May 29, 2018 I Nick Redfern

Five Really Strange Cryptozoological Tales

Just recently, while doing radio, I was asked what I would consider to be my personal, strangest top 5 cryptozoological stories. Well, it's a good question, as there are so many of them. Yes, many sightings of so-called cryptids amount to fleeting glimpses of things unknown. A long-neck surfaces out of a deep and dark lake, a hairy hominid walks through the woods and...well, you get the picture. But, there are some cases which are much weirder. So, let's take a lighthearted look at my favorite five sagas of the crypto kind, and which are presented in no particular order of significance (or lack of!).

I'll begin with a case from July 2017. It's a story that surfaced last summer from a man named Jimmy Wright. He was walking his dog on Crow Hill, Killearn, Stirlingshire, Scotland when he came across...something. At Facebook, Jimmy asked: "A land relative of 'Nessie' perhaps?" Well, over the decades there have been more than a few reports of the Nessies leaving the water, but this one really stands out in the sensational stakes! Indeed, it caught the attention of the U.K.'s media. Jimmy took a photo of the "thing" on the hill, which you can find at this link. A lake-monster having a fun-packed wander around the landscape? No. My suggestion for a name? Stumpy. Why? Because it's a tree-stump, that's why! No monster here, but definitely a few days of high-strangeness for the press!

Back in the late 1990s, I interviewed a man named Barry Radford, of Devon, England. It's a part of the U.K. which has had a long history of sightings of ABCs. or, Alien Big Cats, as they are known. There are no large indigenous cats in the U.K. But, that doesn't stop people from regularly seeing cats the size of mountain lions, either tan or black in color. Barry was someone who told me a rambling and almost incoherent story of how the ABCs were actually extraterrestrial in nature, and that they were "deposited into" the wilds of Dartmoor, Devon and let loose to feed on the unfortunate sheep, ponies and small animals that lived in the area. Deposited by who? Aliens, of course. Barry's story was not unlike that presented in the 1987 movie starring Arnold Schwarzenegger, Predator. Barry was of the opinion that when the extraterrestrial ABCs were seen, they were, in essence, on safari. I thanked Barry for his story and carefully and forever avoided him from thereon.

Over the years I have had a handful of stories come my way concerning the legends of alligators living in the sewers of New York. Such stories go back decades. Most of the stories that I received were of the "My aunt/sister/next door neighbor once told me...etc., etc.,..." type. I have two stories - seemingly unconnected - from people who claimed knowledge of cover-ups put into place when, supposedly, such alligators had the munchies for workmen deep in the New York Subway system - one case from the 1960s and one from the 1980s. Frankly, as entertaining as the stories were, I think they are simple that: stories mixed with a large degree of urban legend. But, ones which may have been passed onto me by completely honest people. I have to admit, I find the idea of a "Project Alligator" to hide the truth of marauding monsters under New York to be very entertaining, and I wish it could be true. The story does, at least, entertain (but not for those who supposedly ended up as dinner). But, entertain is all it does. Alligator-themed X-Files and missing people? Nope!!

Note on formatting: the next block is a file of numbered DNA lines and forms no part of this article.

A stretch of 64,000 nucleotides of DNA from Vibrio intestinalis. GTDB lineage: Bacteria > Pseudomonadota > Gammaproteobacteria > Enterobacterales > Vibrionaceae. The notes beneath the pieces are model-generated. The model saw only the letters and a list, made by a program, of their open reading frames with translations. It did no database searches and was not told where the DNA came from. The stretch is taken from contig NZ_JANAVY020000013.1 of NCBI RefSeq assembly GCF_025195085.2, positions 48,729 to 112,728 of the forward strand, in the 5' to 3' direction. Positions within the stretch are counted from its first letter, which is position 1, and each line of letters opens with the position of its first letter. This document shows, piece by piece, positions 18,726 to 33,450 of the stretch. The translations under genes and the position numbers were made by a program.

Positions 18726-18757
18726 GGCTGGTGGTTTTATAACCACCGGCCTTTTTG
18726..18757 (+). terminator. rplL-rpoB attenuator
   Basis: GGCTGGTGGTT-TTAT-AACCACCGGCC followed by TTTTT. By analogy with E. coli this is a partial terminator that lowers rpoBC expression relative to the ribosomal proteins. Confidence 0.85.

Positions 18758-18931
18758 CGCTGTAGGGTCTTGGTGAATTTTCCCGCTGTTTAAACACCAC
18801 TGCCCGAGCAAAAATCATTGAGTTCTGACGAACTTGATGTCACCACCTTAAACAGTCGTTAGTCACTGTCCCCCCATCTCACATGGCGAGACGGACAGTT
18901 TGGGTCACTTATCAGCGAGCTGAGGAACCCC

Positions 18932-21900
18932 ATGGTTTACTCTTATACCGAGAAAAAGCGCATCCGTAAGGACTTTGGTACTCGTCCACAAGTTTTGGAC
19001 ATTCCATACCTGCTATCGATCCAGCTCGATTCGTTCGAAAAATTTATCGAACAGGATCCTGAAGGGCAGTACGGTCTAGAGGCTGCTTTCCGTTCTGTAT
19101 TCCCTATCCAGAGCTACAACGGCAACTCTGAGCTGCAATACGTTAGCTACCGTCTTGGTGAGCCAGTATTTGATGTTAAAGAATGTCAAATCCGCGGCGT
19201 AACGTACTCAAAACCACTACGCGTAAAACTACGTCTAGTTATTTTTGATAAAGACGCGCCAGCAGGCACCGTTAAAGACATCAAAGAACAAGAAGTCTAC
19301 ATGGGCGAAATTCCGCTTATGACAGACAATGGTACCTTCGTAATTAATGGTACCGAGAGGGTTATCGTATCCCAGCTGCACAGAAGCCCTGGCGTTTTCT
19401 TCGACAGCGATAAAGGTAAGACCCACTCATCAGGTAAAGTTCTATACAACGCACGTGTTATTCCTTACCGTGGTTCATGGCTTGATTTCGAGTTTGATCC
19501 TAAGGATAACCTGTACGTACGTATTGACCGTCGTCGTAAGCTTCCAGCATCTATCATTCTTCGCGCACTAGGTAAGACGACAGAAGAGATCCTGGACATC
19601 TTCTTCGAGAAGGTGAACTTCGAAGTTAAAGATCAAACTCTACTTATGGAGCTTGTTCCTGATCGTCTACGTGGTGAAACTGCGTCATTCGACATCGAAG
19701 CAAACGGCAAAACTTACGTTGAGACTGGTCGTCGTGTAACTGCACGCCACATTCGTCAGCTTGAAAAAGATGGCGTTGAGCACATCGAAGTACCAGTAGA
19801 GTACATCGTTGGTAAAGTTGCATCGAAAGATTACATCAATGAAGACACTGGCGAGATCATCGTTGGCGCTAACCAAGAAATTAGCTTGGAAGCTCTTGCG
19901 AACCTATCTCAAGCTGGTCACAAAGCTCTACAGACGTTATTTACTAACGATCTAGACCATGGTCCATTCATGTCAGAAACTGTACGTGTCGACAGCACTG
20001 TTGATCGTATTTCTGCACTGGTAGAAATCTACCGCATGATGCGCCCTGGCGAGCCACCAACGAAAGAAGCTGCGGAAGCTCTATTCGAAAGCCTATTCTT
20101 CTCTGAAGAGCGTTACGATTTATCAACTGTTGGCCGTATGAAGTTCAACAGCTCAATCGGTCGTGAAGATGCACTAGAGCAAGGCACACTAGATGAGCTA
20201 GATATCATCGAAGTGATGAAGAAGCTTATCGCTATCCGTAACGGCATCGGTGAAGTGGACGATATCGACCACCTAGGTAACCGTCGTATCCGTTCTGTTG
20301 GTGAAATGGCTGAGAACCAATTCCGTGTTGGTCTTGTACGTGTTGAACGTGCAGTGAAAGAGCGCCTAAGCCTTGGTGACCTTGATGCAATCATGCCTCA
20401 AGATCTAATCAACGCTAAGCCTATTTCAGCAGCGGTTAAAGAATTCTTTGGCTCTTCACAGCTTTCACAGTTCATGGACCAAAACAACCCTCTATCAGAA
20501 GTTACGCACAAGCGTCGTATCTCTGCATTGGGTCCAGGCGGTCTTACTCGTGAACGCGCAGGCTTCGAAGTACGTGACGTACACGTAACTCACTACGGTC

Tales of people interacting with Bigfoot on a regular basis make many cryptozoologists seethe and scream (I've seen them and I'm not exaggerating when I use the word "scream"). In 2005, I had extensive email exchanges with a woman who, at the time, lived in a wooded area in the northern Michigan woods. She claimed regular visits from a male Bigfoot named Pogar who she regularly fed with apples. Pogar, apparently, was a fan of apples and of nothing else. Bananas, pears, vegetables, meat? Pogar didn't want to know. It was apples or nothing. I asked how many he got through per day. Ten to twelve was the answer. That's more than 80 per week, and more than 300 per month. That's a hell of a lot of money to spend on a Bigfoot. I asked the witness if - to prove her case - she ever took a photo of Pogar having his breakfast, lunch or dinner. No, she did not. The Bigfoot don't like to be photographed, and particularly so when they are eating, I was advised. Oh well, I tried.

Finally, there is the matter of Dallas, Texas' real-life, rampaging dinosaur, which lived not more than a few minutes from the Grassy Knoll, where JFK met his end in November 1963. Yes, really. At least, that was the claim made about a decade ago. Good mate Ken Gerhard was in town and gave a great lecture to a local paranormal group on his research in the field of Cryptozoology. At the end of the gig, me and Ken were cornered by a guy who claimed that he had proof a T-Rex was on the loose, in Dallas, no less. As evidence, we were shown some of the blurriest, aerial pictures I have ever seen. Our informant was not happy when we responded skeptically (and that's putting things mildly!). He huffed and puffed and he was far from impressed by the fact that me and Ken were  far from impressed! He shuffled away and was never seen again.

Nick Redfern

Nick Redfern works full time as a writer, lecturer, and journalist. He writes about a wide range of unsolved mysteries, including Bigfoot, UFOs, the Loch Ness Monster, alien encounters, and government conspiracies. Nick has written 41 books, writes for Mysterious Universe and has appeared on numerous television shows on the The History Channel, National Geographic Channel and SyFy Channel.

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